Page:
Environmentalism in 1778

Our journey through environmental history has so far taken us from medieval England to ancient India, the Roman Empire, and the Japanese Edo period.

bishnoiA painting of the 1778 Bishnoi massacre

Today we’re going to India in 1778 to cover a forest, a desert, and a tribe of environmentalists who literally laid down their lives to protect their environment.

You need some background information to fully appreciate the situation. Today’s event in environmental history takes place in what is today the western part of the India province of Rajasthan. In 1778 one of the largest cities in that part of the world was Jodhpur, controlled by the Maharaja of Jodhpur. Today, the city is known for its many beautiful palaces, as well as the blue paint common on many of the houses in the town. In 1778, the Maharaja was building one of those famous palaces. The construction project required many trees to burn lime, so he sent a senior official to the edge of Rajasthan’s Thar desert to cut down some of the region’s khejri for fuel.

Had this been any other part of the world the official would have logged the trees and returned to Jodhpur without incident. This wasn’t any area of the world though. The edge of the Thar desert was, and is, home to a Hindu sect known as the Bishnois.

The Bishnois were founded in the late 1400s by a man known as Jambaji. According to legend he received a vision that the problems in his area, which started with environmental problems, were caused by man’s interference with nature. This inspired him to lay down 29 principles (Bishnoi means 29) for his followers, including a ban on killing animals or felling live trees. Woodworking, however, is a common profession among the sect’s members. They wait for trees to die naturally or be toppled by storms, which makes it acceptable to use the gift provided by nature.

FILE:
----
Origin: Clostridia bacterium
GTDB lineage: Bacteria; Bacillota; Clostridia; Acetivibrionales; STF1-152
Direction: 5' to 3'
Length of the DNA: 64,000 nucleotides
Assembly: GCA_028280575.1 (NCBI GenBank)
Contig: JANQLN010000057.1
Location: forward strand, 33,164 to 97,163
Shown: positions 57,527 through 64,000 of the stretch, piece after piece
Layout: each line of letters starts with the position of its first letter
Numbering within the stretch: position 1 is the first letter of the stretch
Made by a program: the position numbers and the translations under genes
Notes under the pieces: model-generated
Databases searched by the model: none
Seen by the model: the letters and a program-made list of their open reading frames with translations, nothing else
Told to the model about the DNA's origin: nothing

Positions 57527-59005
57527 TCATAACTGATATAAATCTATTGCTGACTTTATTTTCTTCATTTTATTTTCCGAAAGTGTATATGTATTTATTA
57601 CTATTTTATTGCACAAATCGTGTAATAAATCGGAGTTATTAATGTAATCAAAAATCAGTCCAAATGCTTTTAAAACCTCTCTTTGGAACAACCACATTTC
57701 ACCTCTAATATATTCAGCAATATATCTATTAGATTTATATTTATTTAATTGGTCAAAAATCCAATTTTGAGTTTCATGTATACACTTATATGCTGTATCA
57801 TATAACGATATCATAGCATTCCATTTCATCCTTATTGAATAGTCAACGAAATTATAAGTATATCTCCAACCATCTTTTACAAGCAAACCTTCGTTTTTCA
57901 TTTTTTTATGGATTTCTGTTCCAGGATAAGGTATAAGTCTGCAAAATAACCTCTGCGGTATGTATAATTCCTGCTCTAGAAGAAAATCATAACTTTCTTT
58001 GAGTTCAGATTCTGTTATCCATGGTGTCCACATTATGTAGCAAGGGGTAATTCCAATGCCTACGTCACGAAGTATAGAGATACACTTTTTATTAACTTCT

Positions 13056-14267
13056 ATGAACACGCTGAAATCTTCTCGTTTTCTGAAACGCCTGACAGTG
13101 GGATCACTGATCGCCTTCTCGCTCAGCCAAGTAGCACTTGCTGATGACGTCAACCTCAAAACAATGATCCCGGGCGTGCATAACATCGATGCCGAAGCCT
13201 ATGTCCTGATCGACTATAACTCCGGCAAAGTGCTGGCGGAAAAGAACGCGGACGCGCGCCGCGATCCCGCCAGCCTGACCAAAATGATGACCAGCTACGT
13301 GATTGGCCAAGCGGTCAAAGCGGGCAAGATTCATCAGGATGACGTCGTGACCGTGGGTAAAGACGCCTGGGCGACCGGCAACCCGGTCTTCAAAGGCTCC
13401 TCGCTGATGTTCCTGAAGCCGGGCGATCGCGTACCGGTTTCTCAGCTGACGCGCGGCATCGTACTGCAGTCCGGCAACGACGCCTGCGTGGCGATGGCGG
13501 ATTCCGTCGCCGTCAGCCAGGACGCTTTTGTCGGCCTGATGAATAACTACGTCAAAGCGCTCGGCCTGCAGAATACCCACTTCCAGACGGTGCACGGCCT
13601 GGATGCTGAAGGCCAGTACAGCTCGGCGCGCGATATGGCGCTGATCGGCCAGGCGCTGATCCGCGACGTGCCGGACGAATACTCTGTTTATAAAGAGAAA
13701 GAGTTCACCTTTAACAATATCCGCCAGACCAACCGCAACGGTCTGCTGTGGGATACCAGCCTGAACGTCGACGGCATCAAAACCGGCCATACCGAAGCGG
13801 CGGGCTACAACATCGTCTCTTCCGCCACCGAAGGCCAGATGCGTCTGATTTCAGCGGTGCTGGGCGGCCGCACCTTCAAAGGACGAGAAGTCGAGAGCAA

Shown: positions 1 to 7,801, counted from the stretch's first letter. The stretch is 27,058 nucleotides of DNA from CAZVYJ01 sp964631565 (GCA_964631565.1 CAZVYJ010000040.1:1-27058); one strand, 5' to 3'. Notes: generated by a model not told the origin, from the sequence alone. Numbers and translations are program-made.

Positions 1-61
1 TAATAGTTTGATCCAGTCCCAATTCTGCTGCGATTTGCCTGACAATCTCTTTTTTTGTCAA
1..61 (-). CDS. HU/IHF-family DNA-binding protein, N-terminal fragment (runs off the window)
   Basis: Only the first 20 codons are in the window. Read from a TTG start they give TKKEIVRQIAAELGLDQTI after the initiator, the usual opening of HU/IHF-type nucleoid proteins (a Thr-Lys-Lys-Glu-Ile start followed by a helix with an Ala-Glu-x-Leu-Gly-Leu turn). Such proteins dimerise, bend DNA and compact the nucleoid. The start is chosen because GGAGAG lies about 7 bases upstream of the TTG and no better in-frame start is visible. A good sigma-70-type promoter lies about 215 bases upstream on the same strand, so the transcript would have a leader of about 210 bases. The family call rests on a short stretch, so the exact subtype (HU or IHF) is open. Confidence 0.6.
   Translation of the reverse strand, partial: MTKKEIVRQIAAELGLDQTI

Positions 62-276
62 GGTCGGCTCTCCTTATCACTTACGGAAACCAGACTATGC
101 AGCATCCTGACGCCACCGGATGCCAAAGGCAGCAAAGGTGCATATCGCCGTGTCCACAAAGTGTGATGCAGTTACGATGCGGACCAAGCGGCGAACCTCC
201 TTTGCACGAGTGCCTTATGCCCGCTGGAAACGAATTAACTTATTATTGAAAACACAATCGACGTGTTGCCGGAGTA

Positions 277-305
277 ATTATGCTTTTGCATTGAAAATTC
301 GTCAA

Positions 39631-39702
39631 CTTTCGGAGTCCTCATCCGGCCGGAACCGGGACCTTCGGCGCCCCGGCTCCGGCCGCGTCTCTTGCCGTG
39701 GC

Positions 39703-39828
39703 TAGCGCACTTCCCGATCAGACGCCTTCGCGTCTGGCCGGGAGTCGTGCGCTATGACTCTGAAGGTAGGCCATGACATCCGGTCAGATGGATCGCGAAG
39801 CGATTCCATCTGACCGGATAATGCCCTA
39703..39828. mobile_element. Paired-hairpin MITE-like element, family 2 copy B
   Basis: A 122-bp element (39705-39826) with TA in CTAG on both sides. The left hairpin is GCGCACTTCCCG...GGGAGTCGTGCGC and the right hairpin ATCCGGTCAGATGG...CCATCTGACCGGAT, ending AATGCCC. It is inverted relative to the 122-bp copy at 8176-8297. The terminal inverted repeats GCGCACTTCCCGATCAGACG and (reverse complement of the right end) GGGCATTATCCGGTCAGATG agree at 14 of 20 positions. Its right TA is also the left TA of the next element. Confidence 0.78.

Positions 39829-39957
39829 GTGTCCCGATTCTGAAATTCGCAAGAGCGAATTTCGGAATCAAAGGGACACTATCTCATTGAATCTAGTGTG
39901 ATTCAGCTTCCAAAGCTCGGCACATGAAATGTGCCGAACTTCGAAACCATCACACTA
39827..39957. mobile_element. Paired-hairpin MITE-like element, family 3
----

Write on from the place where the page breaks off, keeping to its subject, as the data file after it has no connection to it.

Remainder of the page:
The Bishnois are fierce protectors of plant an animal life in their territory. They’ve been known to severely punish those caught hunting in their lands. The black buck deer is especially sacred, as Jambaji said the animal was his manifestation in his absence. Hunters caught in the area have been known to face punishments such as severe beatings or being stripped naked and left in the hot desert sun.

This reverence for nature, and the willingness to fight to protect it, led to the environmental incident in 1778 which we’re discussing today. As we mentioned, the Maharaja of Jodhpur had sent a representative to Bishnoi territory to cut down trees. Rather than let this happen, the Bishnoi stood to fight.

So far as history can tell us, it happened like this: Early one morning in 1778 a woman named Amrita Devi noticed strangers in the village of Khejarli. Seeing that the men were there to fell the sacred trees, she ran to stop them. They refused to stop, and she refused to let them continue. She then allegedly said: “If a tree is saved even at the cost of one’s head, it’s worth it.” She was then beheaded by the Maharaja’s men, followed by her three daughters who had also attempted to stop the tree felling.

The news of her martyrdom spread quickly among the Bishnoi. Soon a huge crowd had gathered from villages all over Bishnoi territory to oppose the logging. For every tree to be cut, a Bishnoi sacrificed their life to try and stop it. The Maharaja’s men laughed at the attempt, and slaughtered the Bishnoi along with the trees. By the time it was all over, 363 men, women, children and elderly Bishnoi had given their lives to try and protect their sacred forests.

When word of the massacre reached the Maharaja, he was shaken. He personally travelled to the region to apologize to the people, and issued a decree that no ruler could ever again ask for timber from their land and no hunting would be allowed near there villages. Though the office of Maharaja has long been obsolete, the ruling still stands as an unofficial law in Rajasthan.

The story stands as an example of the lengths some people will go to protect their Earth, which contrasts sharply with many of our efforts today. While it would be silly to suggest all environmentalists be willing to die for their cause, it should at least serve as an inspiration the next time you find it annoying or difficult to get to the recycling center, compost your garbage, or cut down on your energy use.

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